Expanded Text source: Anonymous
Introduction / History
The term Hadjeray, which means "of the stones or mountains," is a collective term used to describe a group of mountain peoples living in the Hadjeray region of south central Chad. They are descendants of peoples from the surrounding plains who fled to the mountains in an attempt to escape the invasions of neighboring tribes. The Hadjeray include such groups as the Kenga, the Bidio, the Jongor, and the Dangaleat. All of these groups speak Chadic languages, except the Kenga, who speak a Sara-Bongo-Baguirimi language.
Besides their geographic and linguistic closeness, the groups of the Hadjeray region have similar cultures and religions. Despite these similarities, however, most of the groups are hesitant to intermarry, preferring to maintain separate identities. Although the groups are somewhat independent of one another, their relationships remain peaceful. In fact, they have often rallied together to maintain independence from outside forces. For instance, all the Hadjeray groups played a prominent role in the 1960 rebellion against the Chadian national government.
What are their lives like?
The Hadjeray are primarily farmers who attempt to cultivate the rocky ground of the region. Some, however, have moved to the cities and taken jobs in construction or in the government. The main crop grown is millet; but some cotton, okra, beans, and corn are also grown, along with a variety of fruits and vegetables. Their main diet consists of a millet paste, eaten with a sauce made from wild leaves, meat, or dried fish.
Most of the Hadjeray receive income from selling surplus millet and from transporting goods for others. They trade with the nearby Arabs on a regular basis in order to purchase items they cannot otherwise obtain. In these trades, millet is given for milk, meat, and items made by Arab blacksmiths.
The Hadjeray make only a few handicrafts, most of which are for their own use and not for sale to others. Some of the crafts include woven palm leaf mats, clay jars for transporting and storing water and grain, and cotton thread and fabric.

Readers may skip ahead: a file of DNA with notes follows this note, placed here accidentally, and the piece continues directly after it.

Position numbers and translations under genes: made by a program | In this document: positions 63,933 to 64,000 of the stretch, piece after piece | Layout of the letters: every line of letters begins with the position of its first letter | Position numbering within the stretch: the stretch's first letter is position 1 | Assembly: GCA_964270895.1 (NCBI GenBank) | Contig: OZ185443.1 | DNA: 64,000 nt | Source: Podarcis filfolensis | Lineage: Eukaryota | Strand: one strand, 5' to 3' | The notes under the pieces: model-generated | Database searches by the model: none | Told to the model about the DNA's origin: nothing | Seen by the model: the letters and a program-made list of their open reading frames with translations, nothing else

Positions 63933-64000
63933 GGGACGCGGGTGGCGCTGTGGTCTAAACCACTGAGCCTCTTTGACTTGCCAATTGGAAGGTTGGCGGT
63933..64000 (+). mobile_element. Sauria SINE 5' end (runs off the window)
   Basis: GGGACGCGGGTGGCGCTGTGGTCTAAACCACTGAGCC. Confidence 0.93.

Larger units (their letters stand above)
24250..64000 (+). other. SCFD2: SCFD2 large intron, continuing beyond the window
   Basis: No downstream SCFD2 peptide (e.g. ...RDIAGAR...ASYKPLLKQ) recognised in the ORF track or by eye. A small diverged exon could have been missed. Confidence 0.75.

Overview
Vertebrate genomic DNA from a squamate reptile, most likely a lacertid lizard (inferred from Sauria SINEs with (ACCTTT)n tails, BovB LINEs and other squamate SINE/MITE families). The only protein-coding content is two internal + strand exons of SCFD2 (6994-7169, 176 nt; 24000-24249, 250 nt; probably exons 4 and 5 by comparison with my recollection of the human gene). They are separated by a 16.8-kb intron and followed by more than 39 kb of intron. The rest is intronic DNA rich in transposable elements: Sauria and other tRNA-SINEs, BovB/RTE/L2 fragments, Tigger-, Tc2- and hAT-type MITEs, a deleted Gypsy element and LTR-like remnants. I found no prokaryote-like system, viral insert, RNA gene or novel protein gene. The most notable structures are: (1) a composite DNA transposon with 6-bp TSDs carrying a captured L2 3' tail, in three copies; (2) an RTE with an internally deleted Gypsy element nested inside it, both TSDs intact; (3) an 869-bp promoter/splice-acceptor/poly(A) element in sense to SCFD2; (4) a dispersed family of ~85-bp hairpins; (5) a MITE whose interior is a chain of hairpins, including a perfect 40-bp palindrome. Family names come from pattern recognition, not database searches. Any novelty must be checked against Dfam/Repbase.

Each Hadjeray group is divided into a number of villages. Most villages have several clans, each of which lives in its own neighborhood. Each village is run by a chief or headman, who is primarily in charge of settling disputes between the villagers. Every village also has a "chief of the land," who holds the "religious power" of the village.
Most Hadjeray are rural and live in round, mud-brick huts with cone-shaped, thatch roofs. In town, the dwellings are also made of mud-brick, but are rectangular in shape and have flat roofs. The villages consist of several compounds. Each compound contains a number of huts belonging to an extended family.
Most of the Hadjeray women wear colorful print fabrics, which are either wrapped around their bodies or tailored into dresses. Head coverings are worn by the women when they are outside their own compounds. The men wear Western-style pants with shirts, or long robes with or without pants.
Although many Hadjeray villages have a primary school, the teachers are generally inadequate. Many children who attempt school soon drop out. In addition to schools, there are other evidences of modernization among the Hadjeray. Kerosene lanterns and flashlights are used in each compound, but sparingly. Short-wave radios and digital watches are not uncommon. Some Hadjeray even own bicycles or mopeds. Other modern features, such as electricity, telephones, clean water, and health care facilities, are not present.
What are their beliefs?
Although a majority of the Hadjeray have completely converted to Islam, the Kenga remain only largely Muslim. Pre-Islamic beliefs, however, are still practiced by all the groups, including the Kenga. Therefore, the tribes remain united in religion. All of the groups belong to what is known as the margais cult. The margais are believed to be invisible spirits who live in nature's formations and control the natural elements.
What are their needs?
The tribes of the Hadjeray region need more educational opportunities and quality health care facilities. Perhaps Christian teachers and medical workers will have the greatest opportunities to share the love of Jesus with them.
The Hadjeray tribes are also in need of Christian resources in their own language. A very few people of the Hadjeray region have accepted Jesus as their Savior. In fact, most of them have never yet had an opportunity to hear a clear presentation of the Gospel.
Increased missions efforts, additional laborers, Christian broadcasts, and evangelistic literature are greatly needed to effectively reach the Hadjeray tribes with the Gospel. However, prayer is the first step toward seeing them reached.
Ask the Holy Spirit to grant wisdom and favor to missions agencies that may be focusing on the Hadjeray tribes.
Pray that God will call Christian teachers and medical workers to minister to the peoples of the Hadjeray region.
Ask God to raise up additional long term missionaries to join the few who have already responded.
Pray that signs and wonders will follow the Hadjeray believers as they share Christ with their own people.
Ask God to raise up prayer teams who will begin breaking up the spiritual soil of Chad through intercession.
Ask the Lord to raise up strong local fellowships of believers throughout the Hadjeray region.
* Pray for the availability of the Jesus Film in the primary language of this people.
Expanded Text source: AnonymousView Dangaleat in all countries.